Bishopv.Ashland Oil, Inc.

United States District Court, W.D. PennsylvaniaMay 29, 1975
394 F. Supp. 203 (W.D. Pa. 1975)

Civ. A. No. 74-1135.

May 29, 1975.

Harry Alan Sherman, Pittsburgh, Pa., for plaintiff.

Theodore O. Struk, Pittsburgh Pa., for defendant.


MARSH, District Judge.

Plaintiff, a seaman marine engineer, brought this action under the Jones Act, 46 U.S.C. § 688, and the general maritime laws to recover damages for personal injuries and maintenance and cure. He alleges his injuries were caused on June 14, 1974 by the negligent operation of the M/V Tri-State and its unseaworthiness when the barges in tow ran into a canal wall or bank and threw him against a metal tank. He alleges he sustained permanent disability (Paragraph 5 of the Complaint). The defendant filed an answer denying all the averments in the complaint and setting out 11 defenses.

Following answers to interrogatories served on plaintiff, the defendant, on March 12, 1975, pursuant to 28 U.S.C. § 1404(a), moved for change of venue from this district to the Eastern District of Kentucky sitting at Catlettsburg, Kentucky, or alternatively to the Southern District of West Virginia sitting at Huntington, West Virginia. The motion will be granted and the case transferred to the Eastern District of Kentucky.

Section 1404(a) provides:

"For the convenience of parties and witnesses, in the interest of justice, a district court may transfer any civil action to any other district or division where it might have been brought."

In its motion for change of venue, the defendant filed numerous affidavits and the plaintiff filed two. It appears that the alleged accident occurred in a Texas intercoastal canal; that defendant owned the M/V Tri-State on June 14, 1974; that there were ten members of the crew including the plaintiff; that the home port of the Tri-State is Louisville, Kentucky; that plaintiff resides in Wheelersburg, Ohio; that defendant is a Kentucky corporation having its principal place of business in Ashland, Kentucky, a port on the Ohio River.

Of the nine listed crew members, three live in Ashland; two live in other places in Kentucky; and the remaining four live in states other than Kentucky; all members of the crew including the plaintiff reside in places considerably closer to Catlettsburg than to Pittsburgh.

An affidavit filed by Robert L. Gray, which has not been contradicted by the affidavits filed by the Plaintiff, avers that Wheelersburg, the plaintiff's residence, is 30 miles to Catlettsburg and 305 miles to Pittsburgh.

The defendant's principal place of business is averred to be in Ashland Kentucky; the Gray affidavit states that Ashland is 6 miles to Catlettsburg and 315 miles to Pittsburgh.

It further appears by other affidavits submitted by the defendant that the plaintiff was confined to the Kings Daughter Hospital in Ashland from August 4 to August 14, 1974; that x-rays were taken; that he was seen by Dr. Hollis, Dr. Cawood, Dr. Roland and Dr. Roth, all of whom live in Ashland. He was also seen by Dr. Lobo of Huntington, West Virginia, and Dr. Secrest and Dr. Kostoff of Columbus, Ohio. Huntington is 12 miles to Catlettsburg and 300 miles to Pittsburgh according to Gray's affidavit, and Columbus, Ohio is 140 miles to Catlettsburg and 195 miles to Pittsburgh. Thus, the medical records and residences of five examining and treating physicians are located in close proximity to Catlettsburg. The plaintiff's two doctors in Columbus, Ohio treated plaintiff subsequent to his treatment and hospitalization in Ashland. Plaintiff brought Workmen's Compensation proceedings in Columbus, Ohio.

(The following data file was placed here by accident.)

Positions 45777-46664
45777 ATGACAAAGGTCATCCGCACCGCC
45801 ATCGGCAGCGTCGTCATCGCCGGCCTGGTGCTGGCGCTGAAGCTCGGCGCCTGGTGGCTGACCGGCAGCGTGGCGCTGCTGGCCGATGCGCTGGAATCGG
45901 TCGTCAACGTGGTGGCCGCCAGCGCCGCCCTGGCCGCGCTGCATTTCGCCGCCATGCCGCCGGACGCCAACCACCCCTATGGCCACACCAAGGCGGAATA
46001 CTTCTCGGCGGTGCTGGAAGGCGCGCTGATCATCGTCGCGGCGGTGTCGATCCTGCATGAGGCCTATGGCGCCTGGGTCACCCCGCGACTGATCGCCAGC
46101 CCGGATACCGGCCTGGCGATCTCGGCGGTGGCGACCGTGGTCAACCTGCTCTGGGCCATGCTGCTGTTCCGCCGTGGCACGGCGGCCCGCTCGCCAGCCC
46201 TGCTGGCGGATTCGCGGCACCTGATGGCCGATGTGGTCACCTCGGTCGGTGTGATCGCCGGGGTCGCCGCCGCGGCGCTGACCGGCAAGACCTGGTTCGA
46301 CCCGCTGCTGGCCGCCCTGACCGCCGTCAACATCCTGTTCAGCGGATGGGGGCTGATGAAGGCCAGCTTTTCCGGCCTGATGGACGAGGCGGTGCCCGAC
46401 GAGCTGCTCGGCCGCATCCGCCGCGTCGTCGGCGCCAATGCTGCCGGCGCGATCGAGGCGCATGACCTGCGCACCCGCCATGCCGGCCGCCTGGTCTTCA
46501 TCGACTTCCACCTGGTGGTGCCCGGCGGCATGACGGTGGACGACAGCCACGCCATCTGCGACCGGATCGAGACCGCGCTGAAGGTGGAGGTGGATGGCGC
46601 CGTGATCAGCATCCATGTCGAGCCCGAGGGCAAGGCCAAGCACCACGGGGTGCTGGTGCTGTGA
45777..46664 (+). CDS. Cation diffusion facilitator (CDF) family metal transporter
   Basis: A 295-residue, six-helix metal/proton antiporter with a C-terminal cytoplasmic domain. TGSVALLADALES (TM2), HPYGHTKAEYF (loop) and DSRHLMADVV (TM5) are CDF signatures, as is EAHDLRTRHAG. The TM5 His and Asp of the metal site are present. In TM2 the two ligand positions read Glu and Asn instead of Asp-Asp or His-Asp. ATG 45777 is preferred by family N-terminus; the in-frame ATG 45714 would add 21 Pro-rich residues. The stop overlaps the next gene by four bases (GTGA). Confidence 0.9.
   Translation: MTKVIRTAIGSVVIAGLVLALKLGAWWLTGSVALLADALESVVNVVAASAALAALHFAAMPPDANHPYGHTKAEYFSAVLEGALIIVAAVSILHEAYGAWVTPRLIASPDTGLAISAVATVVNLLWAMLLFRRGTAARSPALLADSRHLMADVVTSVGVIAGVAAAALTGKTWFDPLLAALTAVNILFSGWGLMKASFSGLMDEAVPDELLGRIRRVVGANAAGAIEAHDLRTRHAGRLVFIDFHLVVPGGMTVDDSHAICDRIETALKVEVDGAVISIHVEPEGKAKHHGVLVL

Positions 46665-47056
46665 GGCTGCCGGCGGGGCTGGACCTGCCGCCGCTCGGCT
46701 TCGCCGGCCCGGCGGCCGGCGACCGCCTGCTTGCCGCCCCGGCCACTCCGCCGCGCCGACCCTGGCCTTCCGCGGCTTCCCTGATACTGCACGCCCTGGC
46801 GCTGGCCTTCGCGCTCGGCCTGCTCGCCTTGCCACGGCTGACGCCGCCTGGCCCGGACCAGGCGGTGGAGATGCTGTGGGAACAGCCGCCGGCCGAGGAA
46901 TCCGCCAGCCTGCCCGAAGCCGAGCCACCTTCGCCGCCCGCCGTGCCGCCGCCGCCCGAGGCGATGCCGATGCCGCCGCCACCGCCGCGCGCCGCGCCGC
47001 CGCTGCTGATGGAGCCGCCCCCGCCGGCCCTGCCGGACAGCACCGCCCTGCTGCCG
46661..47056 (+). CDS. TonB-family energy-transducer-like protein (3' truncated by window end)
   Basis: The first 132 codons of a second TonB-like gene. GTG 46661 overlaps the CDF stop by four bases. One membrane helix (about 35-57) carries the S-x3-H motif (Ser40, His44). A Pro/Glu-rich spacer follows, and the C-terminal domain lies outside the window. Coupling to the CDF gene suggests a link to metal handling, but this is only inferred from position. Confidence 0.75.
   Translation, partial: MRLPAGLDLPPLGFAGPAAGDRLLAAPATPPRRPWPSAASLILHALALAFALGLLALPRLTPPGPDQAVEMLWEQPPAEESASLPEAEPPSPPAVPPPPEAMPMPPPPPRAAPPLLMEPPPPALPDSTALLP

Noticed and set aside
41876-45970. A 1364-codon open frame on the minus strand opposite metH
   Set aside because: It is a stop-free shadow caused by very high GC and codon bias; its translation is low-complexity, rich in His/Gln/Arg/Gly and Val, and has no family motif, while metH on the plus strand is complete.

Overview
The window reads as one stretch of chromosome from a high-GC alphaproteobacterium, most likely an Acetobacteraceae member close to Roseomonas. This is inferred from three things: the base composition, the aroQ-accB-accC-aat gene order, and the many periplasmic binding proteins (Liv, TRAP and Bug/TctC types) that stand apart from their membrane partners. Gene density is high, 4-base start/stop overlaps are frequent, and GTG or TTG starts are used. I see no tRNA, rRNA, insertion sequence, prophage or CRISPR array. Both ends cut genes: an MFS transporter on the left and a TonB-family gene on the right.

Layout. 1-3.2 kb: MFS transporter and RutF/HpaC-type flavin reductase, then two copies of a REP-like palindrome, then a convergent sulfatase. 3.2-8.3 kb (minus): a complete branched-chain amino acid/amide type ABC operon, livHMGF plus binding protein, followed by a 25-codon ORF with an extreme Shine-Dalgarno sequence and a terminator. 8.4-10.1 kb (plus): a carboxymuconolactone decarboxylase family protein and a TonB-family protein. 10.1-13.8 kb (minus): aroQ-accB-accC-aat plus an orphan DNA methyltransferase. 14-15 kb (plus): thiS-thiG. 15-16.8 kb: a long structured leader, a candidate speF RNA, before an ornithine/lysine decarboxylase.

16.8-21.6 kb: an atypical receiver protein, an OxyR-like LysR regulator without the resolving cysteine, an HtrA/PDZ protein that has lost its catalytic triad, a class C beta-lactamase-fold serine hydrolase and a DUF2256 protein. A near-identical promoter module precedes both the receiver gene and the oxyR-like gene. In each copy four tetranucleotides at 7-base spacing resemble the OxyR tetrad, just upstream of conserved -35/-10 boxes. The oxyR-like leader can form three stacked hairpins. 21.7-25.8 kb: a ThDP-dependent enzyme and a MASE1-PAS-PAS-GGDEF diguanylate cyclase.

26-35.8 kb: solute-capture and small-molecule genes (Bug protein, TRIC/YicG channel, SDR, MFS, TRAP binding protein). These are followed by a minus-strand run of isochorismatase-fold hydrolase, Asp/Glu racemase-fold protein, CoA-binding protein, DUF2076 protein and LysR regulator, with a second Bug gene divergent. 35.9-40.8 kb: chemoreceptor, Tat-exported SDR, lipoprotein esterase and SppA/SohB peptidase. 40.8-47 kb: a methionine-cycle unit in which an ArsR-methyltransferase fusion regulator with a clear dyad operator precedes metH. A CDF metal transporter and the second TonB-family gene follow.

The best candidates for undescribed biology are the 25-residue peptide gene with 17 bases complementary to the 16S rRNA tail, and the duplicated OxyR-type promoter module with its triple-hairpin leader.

It appears that Dr. Lobo, in Huntington, West Virginia, and the four doctors in Ashland, Kentucky, or some of them, will be necessary witnesses and certainly are potential witnesses having treated and examined plaintiff from June until October, 1974.

From the affidavits submitted by the defendant it appears that most, if not all nine members of the crew, are potential witnesses for the defendant. Although no one saw plaintiff allegedly being thrown against a metal tank, it appears that plaintiff talked to some of the crew members and stated matters concerning the accident and a prior injury to his back, which could be used to impeach him. The pilot, L.C. Scholten, has no recollection that the vessel ran aground and anyone aboard was injured. Other crew members seem to be unaware that the tow of the vessel ran aground or hit the bank of the canal, and those who were, minimize the force of the occurrence. Vincent K. Davis, an engineer who boarded the vessel after the alleged accident, discussed with the plaintiff a prior motor vehicle accident in which the plaintiff was involved and received back injuries. Davis also observed plaintiff's capacity to work following the alleged accident on the vessel. Davis resides in Augusta, Kentucky, 115 miles from Catlettsburg and 335 miles from Pittsburgh according to Gray's affidavit.